Please continue to pray for vocations and for our priests.
to Sr Asterie of the Assumption Sisters, Kensington Square, who recently celebrated her Golden Jubilee to the Consecrated Life.
For more information on vocations visit: www.ukvocation.org
During their visit ‘ad Limina Apostolorum’ with the Pope, the bishops of England and Wales asked Pope Francis for a message that they could bring back to their dioceses.
The Pope answered their request very simply: “that we are to live the gift of our faith with joy." Joy is the supreme good. We may experience poverty, discrimination, failure, the loss of property or people we love… but we can more easily live through all that if only we have joy in our hearts.
Even for Qoheleth--by far the most critical and gloomy character of the whole Bible--life is worth living only because of the joy of family, of seeing the fruits of one’s work and of sharing your life, time, and food with good friends (Eccl 9:9; 3:22; 2:24).
Other biblical witness, however, affirms that there is an even greater joy in praising God in the liturgy. The liturgy is like an open door that allows us to have a glimpse into the infinite, the eternal, the divine… heaven. In the liturgy, we experience both the loving presence of God and the fellowship of the brothers and sisters. (Ps 33:1-3; 133).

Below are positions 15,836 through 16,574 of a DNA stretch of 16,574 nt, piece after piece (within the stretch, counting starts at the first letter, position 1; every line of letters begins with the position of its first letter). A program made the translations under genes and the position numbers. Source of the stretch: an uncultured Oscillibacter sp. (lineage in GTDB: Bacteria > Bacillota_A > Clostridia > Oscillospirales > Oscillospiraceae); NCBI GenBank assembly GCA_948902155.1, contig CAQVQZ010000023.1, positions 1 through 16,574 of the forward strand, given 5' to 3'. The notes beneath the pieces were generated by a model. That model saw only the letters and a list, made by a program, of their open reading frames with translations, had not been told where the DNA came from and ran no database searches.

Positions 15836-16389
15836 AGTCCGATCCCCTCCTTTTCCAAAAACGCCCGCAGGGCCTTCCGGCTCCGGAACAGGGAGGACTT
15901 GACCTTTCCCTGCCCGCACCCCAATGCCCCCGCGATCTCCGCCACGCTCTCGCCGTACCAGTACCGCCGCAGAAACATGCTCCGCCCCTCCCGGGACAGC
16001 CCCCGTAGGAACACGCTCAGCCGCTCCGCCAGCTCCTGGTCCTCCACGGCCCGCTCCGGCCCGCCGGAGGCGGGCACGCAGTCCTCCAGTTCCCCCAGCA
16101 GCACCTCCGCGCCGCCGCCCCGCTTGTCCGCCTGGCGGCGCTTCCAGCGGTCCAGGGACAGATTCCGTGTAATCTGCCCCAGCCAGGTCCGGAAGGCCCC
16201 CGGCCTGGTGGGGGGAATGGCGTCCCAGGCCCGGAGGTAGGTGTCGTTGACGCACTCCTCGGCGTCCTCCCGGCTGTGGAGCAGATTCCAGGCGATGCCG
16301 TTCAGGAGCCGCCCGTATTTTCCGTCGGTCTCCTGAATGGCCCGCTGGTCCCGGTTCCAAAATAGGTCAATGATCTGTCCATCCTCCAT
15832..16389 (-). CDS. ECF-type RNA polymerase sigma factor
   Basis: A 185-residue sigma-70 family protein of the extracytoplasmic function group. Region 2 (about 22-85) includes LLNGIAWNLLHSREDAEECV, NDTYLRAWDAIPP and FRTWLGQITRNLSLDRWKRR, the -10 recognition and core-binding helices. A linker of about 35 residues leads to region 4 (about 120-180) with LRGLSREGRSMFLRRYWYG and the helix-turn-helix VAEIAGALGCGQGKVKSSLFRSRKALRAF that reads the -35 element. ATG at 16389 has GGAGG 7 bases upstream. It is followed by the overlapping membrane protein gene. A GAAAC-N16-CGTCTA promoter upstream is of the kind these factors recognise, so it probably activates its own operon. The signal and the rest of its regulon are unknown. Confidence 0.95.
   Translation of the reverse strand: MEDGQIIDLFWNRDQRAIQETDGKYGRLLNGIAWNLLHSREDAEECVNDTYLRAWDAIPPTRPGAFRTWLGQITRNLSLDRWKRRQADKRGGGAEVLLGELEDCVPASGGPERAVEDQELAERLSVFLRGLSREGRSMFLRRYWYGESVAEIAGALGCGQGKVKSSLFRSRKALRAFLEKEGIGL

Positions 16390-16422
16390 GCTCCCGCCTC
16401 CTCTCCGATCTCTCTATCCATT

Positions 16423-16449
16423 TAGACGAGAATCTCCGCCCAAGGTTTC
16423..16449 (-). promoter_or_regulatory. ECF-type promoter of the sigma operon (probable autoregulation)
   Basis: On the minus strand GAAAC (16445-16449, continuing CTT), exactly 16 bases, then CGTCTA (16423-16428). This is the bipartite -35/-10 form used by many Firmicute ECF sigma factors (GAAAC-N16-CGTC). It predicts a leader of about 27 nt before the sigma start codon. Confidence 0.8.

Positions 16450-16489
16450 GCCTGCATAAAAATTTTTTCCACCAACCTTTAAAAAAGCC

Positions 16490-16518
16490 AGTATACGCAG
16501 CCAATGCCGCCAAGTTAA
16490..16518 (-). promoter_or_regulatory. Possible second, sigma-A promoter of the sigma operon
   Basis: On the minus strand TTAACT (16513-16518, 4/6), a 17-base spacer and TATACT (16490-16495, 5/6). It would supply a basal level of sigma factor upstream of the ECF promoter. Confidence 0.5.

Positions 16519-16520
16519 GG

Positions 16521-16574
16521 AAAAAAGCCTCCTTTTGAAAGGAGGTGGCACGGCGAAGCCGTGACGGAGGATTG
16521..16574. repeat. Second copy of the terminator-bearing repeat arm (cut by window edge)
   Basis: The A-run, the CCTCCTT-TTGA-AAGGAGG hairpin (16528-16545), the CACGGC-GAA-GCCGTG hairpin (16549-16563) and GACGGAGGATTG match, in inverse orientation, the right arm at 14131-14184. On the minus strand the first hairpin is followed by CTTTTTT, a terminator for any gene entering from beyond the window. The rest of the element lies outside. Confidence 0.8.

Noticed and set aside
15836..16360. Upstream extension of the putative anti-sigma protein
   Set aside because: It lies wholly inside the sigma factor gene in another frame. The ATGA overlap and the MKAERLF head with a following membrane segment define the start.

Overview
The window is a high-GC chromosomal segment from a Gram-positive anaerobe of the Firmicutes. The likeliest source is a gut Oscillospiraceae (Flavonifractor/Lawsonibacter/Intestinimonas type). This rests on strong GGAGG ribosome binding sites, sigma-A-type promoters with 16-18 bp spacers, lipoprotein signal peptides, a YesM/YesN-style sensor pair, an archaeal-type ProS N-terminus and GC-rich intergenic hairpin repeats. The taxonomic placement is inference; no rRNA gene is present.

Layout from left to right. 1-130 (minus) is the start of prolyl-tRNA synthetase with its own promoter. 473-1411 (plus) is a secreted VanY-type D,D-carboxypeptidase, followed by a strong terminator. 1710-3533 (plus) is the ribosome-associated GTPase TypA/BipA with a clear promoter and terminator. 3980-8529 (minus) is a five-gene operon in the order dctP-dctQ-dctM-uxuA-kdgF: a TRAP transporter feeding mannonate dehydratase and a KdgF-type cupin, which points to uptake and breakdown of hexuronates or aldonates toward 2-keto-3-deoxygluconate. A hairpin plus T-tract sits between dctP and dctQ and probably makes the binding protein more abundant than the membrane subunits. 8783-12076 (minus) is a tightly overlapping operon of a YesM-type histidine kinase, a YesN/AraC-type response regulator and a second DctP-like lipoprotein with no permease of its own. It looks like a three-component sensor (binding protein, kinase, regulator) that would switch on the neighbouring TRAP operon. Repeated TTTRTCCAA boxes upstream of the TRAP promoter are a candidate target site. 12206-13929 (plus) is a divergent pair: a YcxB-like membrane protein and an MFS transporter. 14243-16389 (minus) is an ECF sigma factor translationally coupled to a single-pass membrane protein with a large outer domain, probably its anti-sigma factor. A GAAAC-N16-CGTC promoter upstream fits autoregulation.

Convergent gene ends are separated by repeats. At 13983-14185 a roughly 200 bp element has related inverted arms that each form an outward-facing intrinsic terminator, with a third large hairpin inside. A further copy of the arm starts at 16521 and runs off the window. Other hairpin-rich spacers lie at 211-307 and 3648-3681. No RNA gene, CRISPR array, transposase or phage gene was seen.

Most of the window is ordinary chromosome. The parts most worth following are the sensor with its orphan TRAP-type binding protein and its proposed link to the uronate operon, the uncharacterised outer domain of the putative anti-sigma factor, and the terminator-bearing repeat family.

There is an even greater joy, though: the joy of having an encounter with Jesus Christ. John the Baptist leapt for joy when--still in the womb of his mother--he heard the greeting of Mary, who already carried in her womb the child Jesus. Mary herself was told by the angel Gabriel that she ought to rejoice because she would be the mother of Jesus. And with them, so many other men and women who experienced Jesus’ love and power to forgive and to heal. (Mk 2:1-12; 5:1-20; Lk 5:17-26; Lk 8:1-8).
A joy that comes not so much from being freed of one’s ailments but from realizing that in the person of Jesus Christ, God has chosen us from among all the other people and called us to participate of his Kingdom (Col 1:11-14).
This joy does not fade when trials come; rather, it increases because the result of suffering is a deeper and more meaningful relationship with our loving God as well as an increase in faith, hope, and charity (Rm 5:3-5; Jm 1:2-4).
Let us rejoice, then, for having received the greatest gift of all: meeting the person of Jesus Christ in our lives.
Fr Daniel Herrero